Finally, the impact of the VPA process on livelihoods (such as material wealth, health, and access to public services) remains very challenging to measure and could materialize later in the process. The most noticeable outcomes – albeit with variability among countries – pertain to tax collection, which has been streamlined and improved; to better redistribution of some taxes, especially those that had not previously reached local and Indigenous communities; and to increased job opportunities, including in the informal sector.

What can we learn for the future?

Four major lessons arose from our research. The first one focuses on the governance of supply chains. The ultimate success of the fight against deforestation and forest degradation will depend on how various commodities in their country of production are governed. Notions of ‘local relevant laws’, ‘due diligence’, ‘illegal deforestation’, ‘risk assessment’, and so on – which populate the texts of the new acts and regulations – will greatly benefit in their interpretation and implementation from the VPA experience and its impacts on local governance and institutions.

However, progress on governance and institutions has many facets, and the VPAs teach us that such progress is often slow, not linear, and not conducive to a Yes/No box-ticking exercise. To take an extreme example, our findings show limited success in fighting corruption in the forest sector. But the battle is on and often led by VPA-empowered CSOs. While systemic resistance to change and historical vested interests can be expected to remain strong in some countries irrespective of the commodity, the VPA process has directly challenged them – they have been exposed.

This should neither be downplayed nor misread in a future that puts several commodities under scrutiny. The VPAs have pushed CSOs, local and Indigenous Communities, and lead innovators in government and the private sector to step into the ring. This is a legacy in need of continuous support regardless of which commodity is under the spotlight. Concerned importing countries cannot simply put a ‘high-risk’ stamp on an entire exporting country and turn their backs on these actors. That won’t save the forest.

A second lesson revolves around technology. Technological innovations will surely be a key element to support future efforts at tracing deforestation-free commodities. Yet VPAs teach us it is one thing to recognize that the main driver of deforestation and degradation is the expansion of agricultural land to produce export commodities and develop a sophisticated traceability system to monitor production; it is altogether another thing to understand whether the system can identify violated fundamental rights, systematic inequalities, or historical wrongs on that land. Such an understanding can only come if the process is allowed to be constantly questioned and monitored.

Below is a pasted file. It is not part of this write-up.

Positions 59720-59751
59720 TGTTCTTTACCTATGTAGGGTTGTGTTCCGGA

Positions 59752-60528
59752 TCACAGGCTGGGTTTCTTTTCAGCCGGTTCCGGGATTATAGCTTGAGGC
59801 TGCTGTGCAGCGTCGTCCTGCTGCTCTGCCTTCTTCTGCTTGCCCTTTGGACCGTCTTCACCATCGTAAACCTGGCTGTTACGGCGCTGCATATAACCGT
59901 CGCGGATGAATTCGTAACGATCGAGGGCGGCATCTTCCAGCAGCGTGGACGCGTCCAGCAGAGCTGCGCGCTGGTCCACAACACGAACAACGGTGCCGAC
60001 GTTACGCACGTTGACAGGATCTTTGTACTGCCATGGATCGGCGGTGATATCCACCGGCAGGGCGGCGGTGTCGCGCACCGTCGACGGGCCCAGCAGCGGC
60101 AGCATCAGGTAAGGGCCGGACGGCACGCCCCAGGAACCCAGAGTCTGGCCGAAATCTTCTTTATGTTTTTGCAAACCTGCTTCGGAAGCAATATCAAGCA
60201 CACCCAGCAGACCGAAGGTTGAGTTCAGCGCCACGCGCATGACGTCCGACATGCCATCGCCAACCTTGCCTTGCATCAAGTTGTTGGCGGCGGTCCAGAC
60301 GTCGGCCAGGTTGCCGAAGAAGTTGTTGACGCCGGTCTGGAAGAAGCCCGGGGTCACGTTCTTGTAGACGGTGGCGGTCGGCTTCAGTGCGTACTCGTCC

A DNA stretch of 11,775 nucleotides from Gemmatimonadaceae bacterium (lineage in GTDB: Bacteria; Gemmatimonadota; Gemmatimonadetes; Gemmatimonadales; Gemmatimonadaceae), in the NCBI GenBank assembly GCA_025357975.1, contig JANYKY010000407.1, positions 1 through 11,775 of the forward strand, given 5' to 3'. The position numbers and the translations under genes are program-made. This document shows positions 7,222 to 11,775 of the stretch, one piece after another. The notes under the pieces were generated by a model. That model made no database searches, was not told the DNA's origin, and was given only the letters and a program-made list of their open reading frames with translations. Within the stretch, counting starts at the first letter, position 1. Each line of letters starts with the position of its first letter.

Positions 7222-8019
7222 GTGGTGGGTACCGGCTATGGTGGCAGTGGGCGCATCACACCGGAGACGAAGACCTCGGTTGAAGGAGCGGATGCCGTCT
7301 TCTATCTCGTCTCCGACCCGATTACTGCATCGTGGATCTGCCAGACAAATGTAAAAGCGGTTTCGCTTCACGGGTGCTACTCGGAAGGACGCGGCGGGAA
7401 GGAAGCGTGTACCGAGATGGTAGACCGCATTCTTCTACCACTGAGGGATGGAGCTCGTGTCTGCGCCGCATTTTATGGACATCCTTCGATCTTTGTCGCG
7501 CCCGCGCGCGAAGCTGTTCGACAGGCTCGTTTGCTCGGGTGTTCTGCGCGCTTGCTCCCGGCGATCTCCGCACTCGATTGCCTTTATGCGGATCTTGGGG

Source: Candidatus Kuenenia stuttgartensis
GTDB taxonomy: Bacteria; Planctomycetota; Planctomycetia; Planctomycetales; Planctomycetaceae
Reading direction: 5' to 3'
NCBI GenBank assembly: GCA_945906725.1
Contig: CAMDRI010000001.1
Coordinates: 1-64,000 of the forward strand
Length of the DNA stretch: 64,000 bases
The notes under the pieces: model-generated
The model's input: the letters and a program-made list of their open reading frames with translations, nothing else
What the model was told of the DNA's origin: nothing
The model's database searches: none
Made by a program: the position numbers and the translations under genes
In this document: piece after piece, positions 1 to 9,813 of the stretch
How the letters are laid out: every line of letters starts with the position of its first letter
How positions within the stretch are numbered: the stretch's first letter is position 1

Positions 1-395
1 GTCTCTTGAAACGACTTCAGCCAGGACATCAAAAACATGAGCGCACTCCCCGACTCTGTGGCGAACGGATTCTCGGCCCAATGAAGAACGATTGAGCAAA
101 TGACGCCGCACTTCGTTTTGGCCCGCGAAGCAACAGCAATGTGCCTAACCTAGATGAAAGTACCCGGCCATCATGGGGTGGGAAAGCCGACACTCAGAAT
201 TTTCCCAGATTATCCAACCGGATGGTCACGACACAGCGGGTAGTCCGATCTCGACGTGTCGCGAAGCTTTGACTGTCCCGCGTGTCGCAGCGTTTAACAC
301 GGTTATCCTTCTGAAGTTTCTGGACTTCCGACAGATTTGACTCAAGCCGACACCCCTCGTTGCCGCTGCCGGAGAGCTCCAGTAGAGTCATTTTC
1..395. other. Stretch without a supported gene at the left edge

In fact, VPAs teach us a third lesson here: we should not forget that, while initially aiming at B, a certain process can actually go from A to C, and then back to B (or not). The important thing is to be able to identify where you are (more or less) at any given time. Over the years, spurred by evaluations and audits, the VPA community has expanded its monitoring reach and enhanced its inward questioning.

This capacity to continuously question and adapt its hypotheses to meet domestic context and international trade realities is arguably one of the major successes of the VPA process. At times, this may look like a messy, expensive, inconclusive, and ultimately frustrating process, especially when expected (or unexpected) results take years to start to materialize and the process can seem like it’s going in circles. And yet remaining adaptive to shifting contexts must be a key lesson adopted for other commodities.

It has been a learning process, and it has produced one key recommendation for the realization of a multi-commodity zero-deforestation future: the most relevant stakeholders in producing countries must be supported to build baselines – and conduct periodic remeasurements – that speak to those who often find themselves on the wrong side of the supply chain, i.e. millions of smallholders, individual producers, and SMEs. Our findings speak to largely non-operational National Impact Monitoring Systems. That must change, with clear incentives (for compliance) and disincentives (for non-compliance) built into these systems.

A fourth and final lesson concerns the management of expectations on the speed, direction and strength of change. Using the above example, targeting A, when should we start to worry because we don’t see any sign of B or C? VPAs teach us that observed changes and impacts vary across topics, indicators, and time and, most importantly, that one must always maintain a holistic perspective. Results show that expected impacts can be achieved both before and after any set date (e.g. before receiving a FLEGT-licence). And less material – albeit hugely important – impacts, such as being considered a reliable international trading partner, may emerge and grow throughout the process.

As the new acts and regulations set in motion various processes and procedures, and as one supply chain after another comes under intense global scrutiny and actions, we must strive to keep a balance between a holistic perspective and more tangible milestones. Multiple, commonly agreed milestones along the impact pathway to minimized deforestation and forest degradation can and should exist as political triggers to avoid stalling the process. But an inability to see the big picture can lead to focusing on any one of them to assess overall performance, to the exclusion of the others – and this will lead to very poor policy decisions and impacts on forests.



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Topic(s) :   Timber legality